UN -Sahara: A negotiated and realistic settlement is unavoidable

The settlement of the Western Sahara conflict must inevitably go through a negotiated and realistic agreement. This option was reaffirmed on Tuesday by the United Nations General Assembly which adopted, without a vote, a new resolution, underscoring “the unavoidability of a negotiated and realistic” solution to the Sahara conflict.
The General Assembly, on the basis of previous resolutions of the Security Council, called upon the States of the region to cooperate fully with the United Nations and with each other in the search of a mutually acceptable political solution to the regional dispute over the Sahara.
The resolution also called the parties to continue to show political will and work in an atmosphere propitious for dialogue in order to enter, in good faith and without preconditions, in a more intensive phase of negotiations , taking note of the efforts and developments since 2006, thus ensuring the implementation of Security Council resolutions.

The U.N. General Assembly has thus backed the approach adopted by the Security Council since the approval of resolution 1754 (2007), which takes note of the Moroccan proposal to grand broad autonomy to the Western Sahara.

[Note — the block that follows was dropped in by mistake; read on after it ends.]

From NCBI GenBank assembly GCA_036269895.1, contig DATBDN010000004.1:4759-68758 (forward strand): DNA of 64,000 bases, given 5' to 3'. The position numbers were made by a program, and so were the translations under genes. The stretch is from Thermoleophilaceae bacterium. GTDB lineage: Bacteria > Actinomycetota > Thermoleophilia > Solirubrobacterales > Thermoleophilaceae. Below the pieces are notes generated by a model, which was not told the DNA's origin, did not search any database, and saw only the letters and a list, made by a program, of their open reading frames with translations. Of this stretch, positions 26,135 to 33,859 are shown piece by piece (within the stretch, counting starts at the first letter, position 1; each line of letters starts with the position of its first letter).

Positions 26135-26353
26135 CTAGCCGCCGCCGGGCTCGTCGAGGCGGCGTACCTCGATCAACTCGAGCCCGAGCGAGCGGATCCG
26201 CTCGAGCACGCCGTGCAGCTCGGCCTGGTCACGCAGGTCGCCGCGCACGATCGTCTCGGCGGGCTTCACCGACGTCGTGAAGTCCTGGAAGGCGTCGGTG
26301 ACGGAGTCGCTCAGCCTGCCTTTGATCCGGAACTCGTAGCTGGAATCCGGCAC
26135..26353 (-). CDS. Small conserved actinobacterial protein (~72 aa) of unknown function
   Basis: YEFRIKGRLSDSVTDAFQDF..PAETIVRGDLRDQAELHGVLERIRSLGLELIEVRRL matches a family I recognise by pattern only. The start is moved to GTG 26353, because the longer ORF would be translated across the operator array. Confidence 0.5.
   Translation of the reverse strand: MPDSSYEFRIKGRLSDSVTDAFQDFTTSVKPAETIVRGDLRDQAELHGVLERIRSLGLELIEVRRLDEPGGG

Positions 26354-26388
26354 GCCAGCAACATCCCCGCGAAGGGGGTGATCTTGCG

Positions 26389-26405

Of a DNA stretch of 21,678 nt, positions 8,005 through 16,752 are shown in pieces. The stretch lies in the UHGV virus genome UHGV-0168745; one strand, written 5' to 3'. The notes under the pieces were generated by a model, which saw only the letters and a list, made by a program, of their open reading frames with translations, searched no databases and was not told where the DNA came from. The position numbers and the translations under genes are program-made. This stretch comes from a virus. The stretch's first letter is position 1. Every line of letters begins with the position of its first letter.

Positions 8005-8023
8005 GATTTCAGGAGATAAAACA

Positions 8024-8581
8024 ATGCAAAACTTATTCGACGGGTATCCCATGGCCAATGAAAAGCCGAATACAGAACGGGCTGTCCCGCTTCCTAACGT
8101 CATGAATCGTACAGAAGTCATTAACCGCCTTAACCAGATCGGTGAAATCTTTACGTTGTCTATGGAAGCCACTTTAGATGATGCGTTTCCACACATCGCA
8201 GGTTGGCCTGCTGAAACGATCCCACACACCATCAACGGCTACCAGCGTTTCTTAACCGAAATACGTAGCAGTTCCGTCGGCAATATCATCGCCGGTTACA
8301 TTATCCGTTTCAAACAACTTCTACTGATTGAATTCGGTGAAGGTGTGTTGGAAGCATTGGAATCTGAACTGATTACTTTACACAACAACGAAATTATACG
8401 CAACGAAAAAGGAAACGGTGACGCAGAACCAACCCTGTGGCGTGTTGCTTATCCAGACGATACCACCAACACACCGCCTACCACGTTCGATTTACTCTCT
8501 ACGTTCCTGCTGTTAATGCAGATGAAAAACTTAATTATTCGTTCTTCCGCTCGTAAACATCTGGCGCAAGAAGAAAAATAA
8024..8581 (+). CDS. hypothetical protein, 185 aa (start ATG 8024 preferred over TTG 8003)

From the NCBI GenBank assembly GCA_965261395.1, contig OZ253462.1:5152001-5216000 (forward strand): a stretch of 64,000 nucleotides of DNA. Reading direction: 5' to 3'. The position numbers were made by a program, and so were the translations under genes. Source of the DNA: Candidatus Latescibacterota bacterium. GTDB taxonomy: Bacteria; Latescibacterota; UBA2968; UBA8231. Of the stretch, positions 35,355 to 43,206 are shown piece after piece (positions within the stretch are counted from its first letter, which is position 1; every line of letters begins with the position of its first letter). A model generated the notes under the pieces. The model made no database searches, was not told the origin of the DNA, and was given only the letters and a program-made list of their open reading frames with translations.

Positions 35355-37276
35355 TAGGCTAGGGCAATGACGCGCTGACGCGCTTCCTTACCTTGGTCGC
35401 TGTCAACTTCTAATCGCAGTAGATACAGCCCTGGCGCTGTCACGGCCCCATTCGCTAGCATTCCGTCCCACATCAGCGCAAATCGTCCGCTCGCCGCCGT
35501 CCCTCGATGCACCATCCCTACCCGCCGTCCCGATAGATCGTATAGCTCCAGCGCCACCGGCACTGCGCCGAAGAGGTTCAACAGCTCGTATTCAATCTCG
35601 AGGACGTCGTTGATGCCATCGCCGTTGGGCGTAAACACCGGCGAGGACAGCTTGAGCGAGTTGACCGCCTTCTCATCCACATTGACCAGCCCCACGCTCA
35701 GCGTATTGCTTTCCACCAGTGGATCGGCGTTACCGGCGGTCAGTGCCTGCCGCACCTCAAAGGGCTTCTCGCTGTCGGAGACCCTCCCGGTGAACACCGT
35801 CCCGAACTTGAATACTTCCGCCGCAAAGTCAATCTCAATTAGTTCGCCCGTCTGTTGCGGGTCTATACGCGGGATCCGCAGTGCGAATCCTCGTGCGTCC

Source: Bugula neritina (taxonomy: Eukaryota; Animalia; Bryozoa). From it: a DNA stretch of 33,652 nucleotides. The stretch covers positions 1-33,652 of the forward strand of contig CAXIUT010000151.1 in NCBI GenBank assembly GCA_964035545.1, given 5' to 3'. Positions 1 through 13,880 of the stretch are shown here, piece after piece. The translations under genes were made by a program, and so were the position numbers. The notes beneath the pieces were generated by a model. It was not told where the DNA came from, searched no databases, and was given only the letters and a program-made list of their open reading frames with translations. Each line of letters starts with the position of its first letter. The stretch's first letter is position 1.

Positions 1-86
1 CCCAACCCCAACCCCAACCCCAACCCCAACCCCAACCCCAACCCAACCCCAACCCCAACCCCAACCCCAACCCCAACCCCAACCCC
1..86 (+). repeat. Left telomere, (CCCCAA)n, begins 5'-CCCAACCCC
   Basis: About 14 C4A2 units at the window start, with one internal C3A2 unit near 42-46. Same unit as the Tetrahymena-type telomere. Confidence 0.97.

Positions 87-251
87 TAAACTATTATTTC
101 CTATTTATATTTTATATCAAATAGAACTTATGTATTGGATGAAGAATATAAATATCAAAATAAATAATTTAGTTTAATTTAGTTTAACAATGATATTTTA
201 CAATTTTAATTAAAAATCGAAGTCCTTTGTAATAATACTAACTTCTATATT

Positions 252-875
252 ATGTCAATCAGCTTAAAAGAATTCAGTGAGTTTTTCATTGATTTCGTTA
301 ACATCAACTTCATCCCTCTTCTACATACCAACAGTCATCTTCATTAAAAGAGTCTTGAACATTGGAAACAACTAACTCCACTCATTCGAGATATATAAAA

This proposal has been welcomed by the UN bodies and the entire international community, which described it as a “serious and credible” initiative to definitely settle the territorial dispute over the Sahara.
The UN General Assembly’s alignment on the position of the Security Council confirms the soundness of the Moroccan initiative which falls in line with the objective sought by the United Nations, namely a compromise solution taking into account the interests of all parties, said Morocco’s ambassador to the UN, Mohamed Loulichki, after the adoption of the resolution.
In the same text, the General Assembly recognizes the need to conduct a census of the populations living in the Tindouf camps, the Moroccan diplomat said.
The challenges facing the Maghreb region as they were underlined by the Personal Envoy and the Special Representative of the UN Secretary General, in their latest reports to the Security Council, should be taken into account, particularly by Algeria and the Polisario. Hese parties need both to genuinely participate in the negotiations dynamic which is likely to lead, in the short run, to the most wanted political solution, the Moroccan diplomat went on to say.

 

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